Prove that a nonempty set $T_1$ is finite if and only if there exists a bijection from $T_1$ onto a finite set $T_2$.

Edit of the foward direction Proof: ($\rightarrow$)- Assume that $T_1$ is a nonempty finite set where $T_1=\{a_1,...,a_n| n\in\mathbb{N}\}$. By definition there exists a bijection from the set of natural numbers to $T_1$. Let $f:T_1\rightarrow\mathbb{N}_m$ where $f(a_m)=m$ where $1\leq m \leq n$. If we let $\mathbb{N_m}=T_2$, we see that $T_2$ is clearly finite since there is one to one correspondence. Thus existence is proven

Edit of the foward direction $(\leftarrow)$ Assume there exists a bijection from $T_1\rightarrow T_2$ where $T_2$ is a finite set and since $T_2$ is finite there exists a bijective function $g:T_2\rightarrow \mathbb{N}_m$ where $\mathbb{N_m}=\{1,...,m| m\in\mathbb{N}\}$ Since $f$ and $g$ are bijective functions then $f o g$ exists and it is bijective function from $T_1\rightarrow \mathbb{N}_m$. Thus $T_1$ is finite since $\mathbb{N}_m$ is finite..

Would this be right?

  • $\begingroup$ If there exists an injection $S \to \mathbb N$, $S$ is not necessarily countable. The empty set satisfies this property. You probably mean an injection $\mathbb N \to S$ ; that would make more sense. Similarly, if there exists a surjection $\mathbb N \to S$, $S$ is not necessarily countable ; $S = \{1\}$ satisfies this property. A surjection $S \to \mathbb N$ would give you the property that $S$ is infinite, although we don't know if it would be countable. $\endgroup$ – Patrick Da Silva Oct 1 '13 at 17:08
  • $\begingroup$ you mean the theorem? $\endgroup$ – user60887 Oct 1 '13 at 17:10
  • $\begingroup$ I mean the theorem you're trying to prove, as stated, is false. Just take $S = \{1\}$ ; there exists an injection from $\{1\}$ to $\mathbb N$ ; just map $1$ to $1$, the map is clearly injective, but $\{1\}$ is not countable. Similarly, you can map $\mathbb N \to \{1\}$ by sending everything to $1$ and the map will be surjective, but $\{1\}$ is again not countable. $\endgroup$ – Patrick Da Silva Oct 1 '13 at 17:11
  • 1
    $\begingroup$ Finite. My book states a set is countable if it is either finite or denumerable. $\endgroup$ – user60887 Oct 1 '13 at 17:14
  • 1
    $\begingroup$ A set that is finite if its either empty or has n elements where $n\in\mathbb{N}$ $\endgroup$ – user60887 Oct 1 '13 at 17:20

EDIT: I noticed that your book is not using the usual set-theoretic definition of natural numbers, where $n = \{0,1,2,\ldots, n-1\}$. Namely, $0$ is not considered to be a natural number, so the prototypical $n$-element set is the set $\{1,\ldots,n\}$ rather than $n$ itself. I will update my answer to reflect this.

I think you are making this more complicated that it needs to be. The notion of countability does not seem to be relevant. As you said, we define a set $x$ to be finite if there is a bijection between $x$ and some natural number $n \in \mathbb{N}$ (or it is empty.) Let $x$ be a nonempty set.

If $x$ is finite, then there is a bijection from $x$ onto a finite set $y$: namely, let $y=x$ and consider the identity function.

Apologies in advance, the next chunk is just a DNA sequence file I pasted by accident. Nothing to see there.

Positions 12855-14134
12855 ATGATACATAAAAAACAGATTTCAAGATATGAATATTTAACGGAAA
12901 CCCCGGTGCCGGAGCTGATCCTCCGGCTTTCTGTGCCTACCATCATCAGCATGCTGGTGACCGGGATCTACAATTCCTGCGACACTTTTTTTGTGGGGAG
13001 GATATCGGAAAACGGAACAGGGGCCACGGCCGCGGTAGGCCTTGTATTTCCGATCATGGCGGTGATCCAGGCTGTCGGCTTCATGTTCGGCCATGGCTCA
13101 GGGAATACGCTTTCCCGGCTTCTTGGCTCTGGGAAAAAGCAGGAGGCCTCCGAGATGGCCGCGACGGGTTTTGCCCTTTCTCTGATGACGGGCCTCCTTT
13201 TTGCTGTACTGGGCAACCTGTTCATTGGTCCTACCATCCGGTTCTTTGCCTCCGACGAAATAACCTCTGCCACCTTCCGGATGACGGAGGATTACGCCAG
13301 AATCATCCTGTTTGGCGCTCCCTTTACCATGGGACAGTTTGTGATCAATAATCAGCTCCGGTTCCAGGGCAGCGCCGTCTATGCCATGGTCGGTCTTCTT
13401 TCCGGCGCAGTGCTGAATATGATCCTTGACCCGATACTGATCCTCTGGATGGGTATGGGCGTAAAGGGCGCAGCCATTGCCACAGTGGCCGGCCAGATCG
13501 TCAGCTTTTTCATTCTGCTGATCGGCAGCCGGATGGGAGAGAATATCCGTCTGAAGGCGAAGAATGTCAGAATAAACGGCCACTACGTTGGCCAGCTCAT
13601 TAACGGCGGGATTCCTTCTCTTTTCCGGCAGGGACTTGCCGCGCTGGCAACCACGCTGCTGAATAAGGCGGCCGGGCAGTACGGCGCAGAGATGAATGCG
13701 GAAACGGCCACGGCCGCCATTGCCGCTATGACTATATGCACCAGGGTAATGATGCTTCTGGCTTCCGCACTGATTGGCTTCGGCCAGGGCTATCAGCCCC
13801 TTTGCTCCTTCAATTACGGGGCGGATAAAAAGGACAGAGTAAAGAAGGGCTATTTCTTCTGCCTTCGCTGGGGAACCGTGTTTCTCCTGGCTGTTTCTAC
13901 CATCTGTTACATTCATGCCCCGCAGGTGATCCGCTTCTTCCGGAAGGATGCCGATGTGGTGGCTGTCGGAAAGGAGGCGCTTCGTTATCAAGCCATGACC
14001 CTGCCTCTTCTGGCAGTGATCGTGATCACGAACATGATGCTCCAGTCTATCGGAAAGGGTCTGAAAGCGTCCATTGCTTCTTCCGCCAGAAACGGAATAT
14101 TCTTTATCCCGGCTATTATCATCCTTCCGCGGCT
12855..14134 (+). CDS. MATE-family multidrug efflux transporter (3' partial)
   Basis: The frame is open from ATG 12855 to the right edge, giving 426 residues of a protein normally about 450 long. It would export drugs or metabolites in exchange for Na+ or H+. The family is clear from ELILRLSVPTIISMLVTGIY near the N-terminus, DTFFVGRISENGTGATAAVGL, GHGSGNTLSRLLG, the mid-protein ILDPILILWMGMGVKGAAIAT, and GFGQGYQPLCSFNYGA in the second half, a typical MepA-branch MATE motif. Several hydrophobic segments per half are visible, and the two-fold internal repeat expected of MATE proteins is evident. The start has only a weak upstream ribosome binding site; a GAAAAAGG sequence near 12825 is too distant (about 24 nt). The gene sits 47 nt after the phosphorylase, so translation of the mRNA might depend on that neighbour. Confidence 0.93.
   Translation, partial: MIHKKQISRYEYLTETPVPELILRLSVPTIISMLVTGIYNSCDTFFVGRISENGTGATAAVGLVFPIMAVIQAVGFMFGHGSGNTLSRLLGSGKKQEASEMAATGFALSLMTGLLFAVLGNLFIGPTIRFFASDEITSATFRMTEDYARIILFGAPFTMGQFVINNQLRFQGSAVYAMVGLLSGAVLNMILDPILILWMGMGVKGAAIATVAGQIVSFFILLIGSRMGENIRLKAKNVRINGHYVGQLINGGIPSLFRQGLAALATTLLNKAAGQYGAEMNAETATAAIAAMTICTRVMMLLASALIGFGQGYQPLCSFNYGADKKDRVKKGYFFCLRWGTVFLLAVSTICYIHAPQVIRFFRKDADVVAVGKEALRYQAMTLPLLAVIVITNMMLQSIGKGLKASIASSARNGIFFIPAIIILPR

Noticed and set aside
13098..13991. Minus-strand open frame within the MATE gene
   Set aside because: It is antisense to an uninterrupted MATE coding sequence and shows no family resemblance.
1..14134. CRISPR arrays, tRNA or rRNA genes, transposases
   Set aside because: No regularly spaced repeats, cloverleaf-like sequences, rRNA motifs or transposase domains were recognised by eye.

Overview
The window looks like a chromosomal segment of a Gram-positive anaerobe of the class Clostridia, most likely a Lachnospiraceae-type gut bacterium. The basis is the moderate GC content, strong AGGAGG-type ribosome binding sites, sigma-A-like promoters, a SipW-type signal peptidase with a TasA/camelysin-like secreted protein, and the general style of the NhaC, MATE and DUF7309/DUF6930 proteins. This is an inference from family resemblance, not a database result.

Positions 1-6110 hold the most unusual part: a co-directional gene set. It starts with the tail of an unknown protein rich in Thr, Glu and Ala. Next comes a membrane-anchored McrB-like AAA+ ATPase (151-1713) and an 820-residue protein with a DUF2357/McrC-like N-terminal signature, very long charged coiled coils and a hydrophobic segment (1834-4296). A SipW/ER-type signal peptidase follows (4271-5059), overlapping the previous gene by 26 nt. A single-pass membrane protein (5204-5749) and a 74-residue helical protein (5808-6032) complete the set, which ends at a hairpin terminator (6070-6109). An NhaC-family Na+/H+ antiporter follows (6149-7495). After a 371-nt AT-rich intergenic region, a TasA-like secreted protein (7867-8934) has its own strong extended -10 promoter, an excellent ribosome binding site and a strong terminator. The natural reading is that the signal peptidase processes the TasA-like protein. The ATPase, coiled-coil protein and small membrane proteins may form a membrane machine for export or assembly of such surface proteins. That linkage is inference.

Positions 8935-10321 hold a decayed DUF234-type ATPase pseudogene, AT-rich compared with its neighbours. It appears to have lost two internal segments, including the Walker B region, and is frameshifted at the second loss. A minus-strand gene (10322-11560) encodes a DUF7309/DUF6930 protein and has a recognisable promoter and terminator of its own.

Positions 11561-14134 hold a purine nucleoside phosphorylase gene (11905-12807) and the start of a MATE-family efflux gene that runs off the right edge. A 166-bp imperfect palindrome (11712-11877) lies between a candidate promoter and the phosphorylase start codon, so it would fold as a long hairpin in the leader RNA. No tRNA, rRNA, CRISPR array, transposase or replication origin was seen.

Conversely, assume there is a bijection $f$ from $x$ onto a finite set $y$. By definition of "finite" there is a bijection $g$ from $y$ onto the set $\{1,\ldots,n\}$ for some natural number $n$. You can then show that the composition $g \circ f$ is a bijection from $x$ onto the set $\{1,\ldots,n\}$, so $x$ is finite as well.

One problem with your argument for the forward direction is that the theorem you are applying deals with countable sets rather than finite sets, so you cannot use it to conclude that there is a bijection from anything to a finite set. In fact, the theorem is irrelevant. I didn't finish reading the rest of this direction.

Your argument for the reverse direction is vague. You are proving that something is finite, so you should mention some natural number $n$, some set of the form $\{1,\ldots,n\}$, and some bijection between this set and some other set.

  • $\begingroup$ So my proof works but I need to clean it up then? $\endgroup$ – user60887 Oct 1 '13 at 17:39
  • $\begingroup$ yeah in our book we don't consider 0 to be a natural number. $\endgroup$ – user60887 Oct 1 '13 at 17:41
  • $\begingroup$ @user60887 As far as I understand your proof, I don't think it is correct. I will edit my answer to explain why. $\endgroup$ – Trevor Wilson Oct 1 '13 at 17:43
  • 1
    $\begingroup$ @user60887 I think you need to worry about more than correctness. The statement is very easy, as Trevor's proof indicates. Your proof, even if correct, is a rather confusing way of going about it, and indicates you do not understand these concepts as well as it would be desirable. You can always go to the corner grocery by taking a plane to the Patagonia, and hitchhiking back; it does not mean it makes sense to proceed that way. $\endgroup$ – Andrés E. Caicedo Oct 1 '13 at 17:43
  • 1
    $\begingroup$ @user60887 The moral of the story is that you don't need to read any of that stuff after definition 1.3.1 in order to prove this proposition. $\endgroup$ – dfeuer Oct 1 '13 at 19:03

Your Answer

By clicking “Post Your Answer”, you agree to our terms of service, privacy policy and cookie policy

Not the answer you're looking for? Browse other questions tagged or ask your own question.